Most importantly, all of the above could be accomplished while avoiding the kinds of long term deals that the club has had a mixed at best track record with. This is important not only because of the risk inherent to longer term deals, but also because the club does not want major commitments to block the next wave of prospects likely to arrive in Fenway Park. One outfield spot remains open in the event that Kalish returns to form or one of Jackie Bradley Jr and Bryce Brentz pulls a Middlebrooks. Three outfield spots open the following season, and shortstop will be available for the best performer out of Bogaerts, Iglesias or Marrero. As for the starting pitching candidates like Barnes, De La Rosa or Webster, injuries will create openings for the would be starters: they always do.

As none of the above is particularly likely to occur, however, it will be interesting to see what the actual plan of attack is from the front office.

In Case You Haven't Been Keeping Up With Current Events

Papi on Deck

We just got our asses kicked, pal. The 2012 Red Sox were 69-93. Anyone see that coming? Admittedly the “just” is a bit of a leap, as the end of the season is a month plus behind us, but you wouldn’t know it from this space: the last post here was September 2nd. And a few things have happened in between now and then. Herewith is a brief examination of a few of said things.

Bobby Valentine

There was no comment here on Valentine’s exit because, really, what commentary was necessary? While the talk show hosts will claim that everyone is stunned that Valentine didn’t work out, that’s not accurate. It was obvious to a great many people – including yours truly – that Bobby V was a bad fit for this job even before he’d really gotten to work. The only real surprise was how swift and total his failure was. All of the anticipated flaws – his inability to relate to players, his need to communicate via the media, his BobbyV-ness – were on permanent display last year, which will presumably be the last time we’ll see them in a dugout. As was said in this space in April, Valentine was nothing more or less than a classic management blunder: an emotion driven over-rotation away from a manager perceived to be a problem, in spite of eight years of unprecedented success.

The only good news about the damage he did during his tenure is that it was so extensive that bringing him back was completely untenable. And so, mercifully, he’s gone.

John Farrell

I have no idea whether Farrell is going to be a good manager: Keith Law, at one point, implied that the Red Sox had dodged a bullet after watching Farrell throw away a game for the Blue Jays. But he’s got one very important thing going for him: he’s not Bobby Valentine.

Given the higher quality of the managerial candidates this time around, it is a bit perplexing that Cherington and company felt compelled to pay the Blue Jay ransom of Mike Aviles (and don’t even get me started on the rumor that Bailey was the other potential trade item). Aviles is quite clearly a player with significant limitations – his liftime OBP is .308, and he missed that by 20 points last season – but in a market bereft of legitimate shortstops, he was an asset with value. His subtraction leaves Iglesias as the only realistic starting shortstop candidate, a season after ZIPS projected him to put up an Ordonez-an line of 251/.289/.311 and he underperformed that, hitting .118/.200/.191 in 77 at bats.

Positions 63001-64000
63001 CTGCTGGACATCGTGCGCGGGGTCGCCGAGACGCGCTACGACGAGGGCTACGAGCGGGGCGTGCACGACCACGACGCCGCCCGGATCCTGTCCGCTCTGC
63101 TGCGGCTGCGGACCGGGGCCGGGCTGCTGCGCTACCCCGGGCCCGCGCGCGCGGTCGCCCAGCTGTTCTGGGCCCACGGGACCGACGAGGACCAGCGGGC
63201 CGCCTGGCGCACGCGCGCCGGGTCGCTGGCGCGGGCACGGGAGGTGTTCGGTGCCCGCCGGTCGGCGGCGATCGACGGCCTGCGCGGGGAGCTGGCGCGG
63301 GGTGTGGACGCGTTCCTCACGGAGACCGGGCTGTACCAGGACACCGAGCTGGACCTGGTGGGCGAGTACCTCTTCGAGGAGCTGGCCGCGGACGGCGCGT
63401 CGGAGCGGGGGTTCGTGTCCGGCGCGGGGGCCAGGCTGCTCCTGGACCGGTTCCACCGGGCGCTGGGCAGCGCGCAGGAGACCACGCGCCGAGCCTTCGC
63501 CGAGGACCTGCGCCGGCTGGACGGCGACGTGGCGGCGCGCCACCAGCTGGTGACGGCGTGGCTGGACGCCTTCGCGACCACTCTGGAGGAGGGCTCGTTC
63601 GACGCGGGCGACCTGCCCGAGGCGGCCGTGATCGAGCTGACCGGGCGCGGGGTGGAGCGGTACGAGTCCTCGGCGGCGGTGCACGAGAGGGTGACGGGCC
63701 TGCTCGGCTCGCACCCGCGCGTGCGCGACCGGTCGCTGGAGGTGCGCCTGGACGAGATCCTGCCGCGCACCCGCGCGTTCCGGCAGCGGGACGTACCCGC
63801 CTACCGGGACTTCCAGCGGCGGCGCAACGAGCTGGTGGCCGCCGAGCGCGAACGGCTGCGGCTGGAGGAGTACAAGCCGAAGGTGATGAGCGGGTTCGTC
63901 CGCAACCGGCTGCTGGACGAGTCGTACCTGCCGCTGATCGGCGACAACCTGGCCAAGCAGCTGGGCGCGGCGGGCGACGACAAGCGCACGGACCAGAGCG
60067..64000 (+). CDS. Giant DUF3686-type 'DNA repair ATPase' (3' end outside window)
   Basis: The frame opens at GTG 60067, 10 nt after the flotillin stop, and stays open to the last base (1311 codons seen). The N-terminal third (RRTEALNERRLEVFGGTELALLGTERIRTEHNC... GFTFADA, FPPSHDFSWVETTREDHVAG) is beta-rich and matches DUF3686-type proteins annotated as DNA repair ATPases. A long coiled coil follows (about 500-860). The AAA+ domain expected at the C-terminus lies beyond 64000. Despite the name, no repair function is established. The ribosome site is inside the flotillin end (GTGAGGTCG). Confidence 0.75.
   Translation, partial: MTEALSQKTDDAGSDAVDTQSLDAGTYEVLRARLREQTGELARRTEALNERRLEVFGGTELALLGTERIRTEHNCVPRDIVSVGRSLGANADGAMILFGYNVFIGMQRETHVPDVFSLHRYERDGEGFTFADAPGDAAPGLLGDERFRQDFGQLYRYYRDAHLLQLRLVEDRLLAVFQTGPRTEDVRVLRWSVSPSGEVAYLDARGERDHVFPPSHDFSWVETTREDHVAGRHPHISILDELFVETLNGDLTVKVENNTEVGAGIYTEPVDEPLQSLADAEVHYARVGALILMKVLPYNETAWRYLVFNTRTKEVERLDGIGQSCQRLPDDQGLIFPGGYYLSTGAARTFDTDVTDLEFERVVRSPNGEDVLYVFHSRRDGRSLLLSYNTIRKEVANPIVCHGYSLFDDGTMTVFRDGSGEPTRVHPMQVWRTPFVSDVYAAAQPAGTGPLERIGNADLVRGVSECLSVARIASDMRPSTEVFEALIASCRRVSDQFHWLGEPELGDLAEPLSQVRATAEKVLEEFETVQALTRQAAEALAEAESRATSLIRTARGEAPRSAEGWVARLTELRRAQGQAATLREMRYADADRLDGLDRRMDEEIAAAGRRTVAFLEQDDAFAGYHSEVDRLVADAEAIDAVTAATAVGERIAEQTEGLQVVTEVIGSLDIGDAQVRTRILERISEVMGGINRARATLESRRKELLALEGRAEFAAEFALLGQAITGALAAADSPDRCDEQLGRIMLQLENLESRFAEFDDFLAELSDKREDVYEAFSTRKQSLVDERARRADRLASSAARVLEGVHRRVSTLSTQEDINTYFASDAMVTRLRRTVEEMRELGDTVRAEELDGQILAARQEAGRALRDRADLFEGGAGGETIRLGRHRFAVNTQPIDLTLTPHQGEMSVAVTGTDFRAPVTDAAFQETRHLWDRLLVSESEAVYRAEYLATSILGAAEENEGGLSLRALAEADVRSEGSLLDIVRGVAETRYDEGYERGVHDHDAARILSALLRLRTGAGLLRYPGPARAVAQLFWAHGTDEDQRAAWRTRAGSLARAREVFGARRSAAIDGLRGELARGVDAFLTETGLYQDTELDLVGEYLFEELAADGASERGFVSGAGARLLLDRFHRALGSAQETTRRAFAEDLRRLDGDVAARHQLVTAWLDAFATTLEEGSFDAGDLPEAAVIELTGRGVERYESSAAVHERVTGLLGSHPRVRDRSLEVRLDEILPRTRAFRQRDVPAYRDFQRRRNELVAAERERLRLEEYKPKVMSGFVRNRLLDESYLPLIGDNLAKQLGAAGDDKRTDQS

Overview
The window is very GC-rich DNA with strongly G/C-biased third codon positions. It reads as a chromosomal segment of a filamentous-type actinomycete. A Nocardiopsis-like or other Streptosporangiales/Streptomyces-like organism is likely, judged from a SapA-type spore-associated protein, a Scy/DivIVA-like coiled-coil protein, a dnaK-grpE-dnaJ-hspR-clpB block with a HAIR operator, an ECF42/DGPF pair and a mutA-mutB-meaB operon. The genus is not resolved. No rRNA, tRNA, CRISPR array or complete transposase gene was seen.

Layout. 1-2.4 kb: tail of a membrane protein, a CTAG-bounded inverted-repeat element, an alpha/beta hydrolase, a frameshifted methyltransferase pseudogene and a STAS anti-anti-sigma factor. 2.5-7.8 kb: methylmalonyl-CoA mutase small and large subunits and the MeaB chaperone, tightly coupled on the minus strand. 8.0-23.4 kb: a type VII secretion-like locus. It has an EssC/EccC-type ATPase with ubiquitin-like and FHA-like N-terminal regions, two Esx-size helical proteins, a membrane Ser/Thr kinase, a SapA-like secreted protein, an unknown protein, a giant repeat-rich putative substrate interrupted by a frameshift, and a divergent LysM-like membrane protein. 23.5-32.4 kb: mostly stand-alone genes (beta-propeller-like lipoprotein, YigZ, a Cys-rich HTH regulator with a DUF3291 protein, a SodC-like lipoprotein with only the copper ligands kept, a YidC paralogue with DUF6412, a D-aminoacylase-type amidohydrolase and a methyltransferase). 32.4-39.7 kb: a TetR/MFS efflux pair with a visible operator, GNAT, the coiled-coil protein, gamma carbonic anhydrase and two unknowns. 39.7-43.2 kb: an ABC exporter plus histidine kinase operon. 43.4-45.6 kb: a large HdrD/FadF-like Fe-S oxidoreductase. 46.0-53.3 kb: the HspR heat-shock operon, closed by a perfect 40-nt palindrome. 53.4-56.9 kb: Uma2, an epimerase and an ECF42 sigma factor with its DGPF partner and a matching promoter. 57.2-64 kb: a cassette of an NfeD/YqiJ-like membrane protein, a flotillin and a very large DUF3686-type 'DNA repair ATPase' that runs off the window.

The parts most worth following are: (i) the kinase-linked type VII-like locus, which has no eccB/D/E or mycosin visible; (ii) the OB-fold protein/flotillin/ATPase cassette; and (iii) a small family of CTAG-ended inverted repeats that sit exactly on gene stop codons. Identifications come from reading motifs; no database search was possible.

But with Cherington’s job reportedly on the line in the wake of last season’s disastrous finish and two deals that blew up in his face (the Reddick and Lowrie trades), paying Toronto’s premium for an asset they themselves appeared to have mixed impressions of apparently became more palatable. Ausmus et al may have dazzled in their interviews, but all ultimately lacked what Farrell offered: familiarity. Having worked with him extensively for years, they knew who Farrell was. With the would be contenders, they would be guessing.

So while I’m ultimately ambivalent about Farrell’s prospects, it is simutaneously difficult to fault the process. And at the very worst, he’s not Bobby V.

Juan Nieves

The one thing that everyone agrees on with respect to the upcoming season is that the starting rotation is, as ever, the key. And the best improvements that Red Sox can make in that area aren’t likely to be in external additions – although Cherington has said those will be necessary – but in restoring their pitchers under contract to past levels of performance. Farrell’s clearly expected to play a role in that, having been the pitching coach when both Buchholz and Lester enjoyed their finest seasons. But ultimately, the responsibility ultimately will be the new pitching coach’s.